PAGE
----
“I know you’re awake, you stopped snoring a few minutes ago.”
The gig was up. Nan was on her way to see the Grim Reaper. Or Saint Luke. Saint Luke was the one that acted as border security for the Pearly Gates, right? No, probably not. Nan never paid much attention in church, the pastor’s voice just had a way of lulling her to sleep. Saint Luke, however, wouldn’t sound like a female schoolteacher with a permanent honey-dripping smile etched on her face.
Nan opened her eyes.
The woman hovering above her couldn’t have been past her mid-thirties. Her dress had a black sleeved mantle that spanned from shoulder to sternum, splitting into a shin-length draping of fuzzy cyan material. Orange hair, freckles, green eyes. Classic ginger. Completely normal. Not a saint or a devil, but…
“You have cat ears.”
Her left ear, as orange as her hair, flicked twice upon mention, as if bracing itself for some moronic barrage of questions. Nan would have obliged, had she not felt so bleary.
The woman smiled. “I think they’re closer to bat ears.”
Nan blinked. “Whua?”
“I have a tail, too. And wings, but I keep ’em bound.” She stood, releasing a quiet creak from the bed. A thin, stringy appendage with a tuft of dark fur on its end waved in greeting.
“Izusa Keme, Soother and named Mystic.”
Something unfamiliar itched at the back of her head. Her words were more than language, verbal information delivered by sound. The sensation cried out under a sheet of glass that she was too lethargic to push away. She focused on returning the doctor’s courtesy instead.
“Nan Beauchamp, college student?” It felt right state to, at least, state some kind of title. Even it if was unimpressive. She reached out her hand.
Izusa did the same, though haltingly. She wavered between looking at Nan and her offer like she wasn’t sure if it was okay to grasp her hand or not. It put a mite of worry in her heart. Was she contagious or something? Izusa ended up pressing lightly against her palm and letting go. Weirdest handshake of the century.
“By far, you’re the calmest arrival I’ve had this year. Are you feeling alright? No wooziness?”
“Only a bit. My eyes are a little blurry though.” It was like someone smeared all but the center of her vision with murky water. The girl found herself blinking rapidly, then moving her eyes around in a vain attempt to clear them up.
“That’s normal, just tell me if it worsens or doesn’t pass in a cycle, okay?”
“Okay.” Nan sighed. An entire day? What was she in for?
Izusa gave a light hum of approval. “I have to do a quick spot check, then we can roll you out of here for something to eat.”
Nan let herself fade along with her crawling suspicions, they weren’t doing her any good. She was in presumptively good hands, strange mutations or not. A relief, to be honest. The faintest bit of dread nipping at her heels must have been misbegotten; some lingering sentiment from a dream long lost to her conscious mind.
Vaguely familiar splotches of brown and white surrounded her. A simple cube-ish structure sat aside the bed, a drawer or a desk of some kind. The thing snaking up from its center was decidedly not a wood eating superworm with a glowing blue eye, but a curly lamp.
She lifted her arms when asked, only flinching slightly at the cold touch of something that at least looked like a stethoscope. The room was warm and smelled faintly of cinnamon. She felt safe, but a bit sluggish, a bit confused. She recognized exactly none of the instruments mounted to the walls, one of which looked like the unholy child of a curved scalpel and a reflex hammer.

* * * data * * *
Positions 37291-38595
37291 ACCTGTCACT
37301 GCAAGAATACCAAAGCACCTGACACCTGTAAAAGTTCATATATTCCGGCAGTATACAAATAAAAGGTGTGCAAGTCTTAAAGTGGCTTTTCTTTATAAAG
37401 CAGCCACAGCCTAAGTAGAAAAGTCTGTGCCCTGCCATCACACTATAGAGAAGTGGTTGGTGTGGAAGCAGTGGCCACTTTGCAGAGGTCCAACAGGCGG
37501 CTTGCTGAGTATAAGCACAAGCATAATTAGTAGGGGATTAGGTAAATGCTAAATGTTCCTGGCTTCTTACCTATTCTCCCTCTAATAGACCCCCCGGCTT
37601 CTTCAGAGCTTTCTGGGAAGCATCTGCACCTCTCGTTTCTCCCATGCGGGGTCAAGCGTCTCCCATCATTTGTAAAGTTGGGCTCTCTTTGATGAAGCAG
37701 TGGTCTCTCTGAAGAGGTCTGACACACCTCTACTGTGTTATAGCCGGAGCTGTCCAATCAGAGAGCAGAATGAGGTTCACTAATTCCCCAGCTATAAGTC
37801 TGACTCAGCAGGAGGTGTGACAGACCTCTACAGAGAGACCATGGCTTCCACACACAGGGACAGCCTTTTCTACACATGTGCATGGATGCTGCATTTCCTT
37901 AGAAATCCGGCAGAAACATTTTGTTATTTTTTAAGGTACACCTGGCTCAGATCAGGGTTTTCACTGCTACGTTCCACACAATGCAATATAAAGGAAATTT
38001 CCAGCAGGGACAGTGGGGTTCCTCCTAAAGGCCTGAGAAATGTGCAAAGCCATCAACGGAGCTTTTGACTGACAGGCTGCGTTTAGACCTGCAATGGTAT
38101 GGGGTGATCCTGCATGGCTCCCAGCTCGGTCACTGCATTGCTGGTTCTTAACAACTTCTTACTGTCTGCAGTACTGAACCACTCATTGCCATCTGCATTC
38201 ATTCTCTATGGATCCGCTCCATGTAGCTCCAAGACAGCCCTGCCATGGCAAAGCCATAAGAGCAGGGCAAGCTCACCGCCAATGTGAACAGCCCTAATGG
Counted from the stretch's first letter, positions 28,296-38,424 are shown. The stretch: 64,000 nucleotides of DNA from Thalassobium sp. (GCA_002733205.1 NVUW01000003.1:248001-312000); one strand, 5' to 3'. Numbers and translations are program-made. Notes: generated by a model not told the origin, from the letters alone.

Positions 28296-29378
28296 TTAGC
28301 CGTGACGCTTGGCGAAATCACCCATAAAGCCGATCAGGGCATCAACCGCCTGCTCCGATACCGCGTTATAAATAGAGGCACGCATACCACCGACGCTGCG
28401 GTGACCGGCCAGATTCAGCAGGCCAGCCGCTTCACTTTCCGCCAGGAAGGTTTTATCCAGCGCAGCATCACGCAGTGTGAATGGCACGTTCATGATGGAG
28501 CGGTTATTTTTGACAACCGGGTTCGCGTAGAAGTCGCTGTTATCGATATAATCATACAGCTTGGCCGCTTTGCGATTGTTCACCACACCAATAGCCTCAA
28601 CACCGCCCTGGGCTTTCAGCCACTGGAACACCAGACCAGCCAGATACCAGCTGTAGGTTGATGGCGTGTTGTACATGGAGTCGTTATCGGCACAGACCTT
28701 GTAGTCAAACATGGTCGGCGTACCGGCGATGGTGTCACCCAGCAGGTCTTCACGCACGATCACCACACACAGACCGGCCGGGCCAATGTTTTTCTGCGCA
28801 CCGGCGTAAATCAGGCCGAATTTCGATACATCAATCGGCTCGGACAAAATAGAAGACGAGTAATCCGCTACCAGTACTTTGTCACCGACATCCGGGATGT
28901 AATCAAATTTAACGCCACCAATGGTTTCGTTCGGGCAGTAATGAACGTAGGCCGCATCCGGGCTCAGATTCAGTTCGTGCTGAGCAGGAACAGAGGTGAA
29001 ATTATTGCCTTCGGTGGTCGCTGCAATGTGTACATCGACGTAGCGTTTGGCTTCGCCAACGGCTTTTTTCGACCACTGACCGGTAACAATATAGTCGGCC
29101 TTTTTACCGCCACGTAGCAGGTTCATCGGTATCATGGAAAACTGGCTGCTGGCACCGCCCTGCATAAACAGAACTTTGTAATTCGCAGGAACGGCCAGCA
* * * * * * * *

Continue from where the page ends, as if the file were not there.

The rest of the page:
“I don’t have any money on me, do you need to call my parents?” Nan grimaced, if this was going to be like any of the other times she checked in at the hospital, quiet would be at a premium. Ma and Pa doted on her entirely too much, confinement to a bed meant no escape from their affections.
“Don’t worry about that, even if you came with coins, we couldn’t take ’em.” Izusa hid a yawn with her hand. “Repeat your ABCs, please.”
That was worthy of a raised eyebrow, but Nan did as requested. Probably just testing her for a concussion. Her memory was kind of hazy, the last thing Nan remembered was walking her way back from Mona’s ice cream place. Pavement to hospital building was quite the transition.
“Hyulic…” That was not a letter. Another foreign sounding bit of gibberish danced at the tip of her tongue, though she opted to look up at Izusa rather than let it spill.
“Out of native letters? Don’t think about the translation spell too hard. Just go with what feels right, It’ll save me an hour and you a headache.”
“Gin and… Pylt?”
“Yep.” Izusa clapped her hands together, “That’s all of them. Now I need you to sit really still for a second. Okay, Nan?”
Nan held up her palm, halting Izusa’s approach. “You messed with my brain?”
“No no no. I wouldn’t poke around with a kid’s brain, I messed with your soul.”
“My what?!” With a burst of fright, Nan managed to bolt upwards and swing her legs off the mattress. Bare feet met wood, and promptly gave out.
She teetered, but found little control over the motion. She tried to realign herself on the bedframe, only to barrel forward. Her muscles coiled and uncoiled almost uncontrollably. ‘this is wrong,’ she thought. Every impulse she sent through her lower body returned more motion than asked for. The most that Nan could do was shift the path of her fall into Izusa’s arms.
“What’s wrong with me?! Where’s my mom an- “
“Hush.” Nan found her head gently buried in the space between Izusa’s shoulder and neck. The mantle of her dress was as soft as it looked. A hand stroked idly at the top of her head. A faint warmth that was a bit too much for skin accompanied the same something she felt earlier for an instant.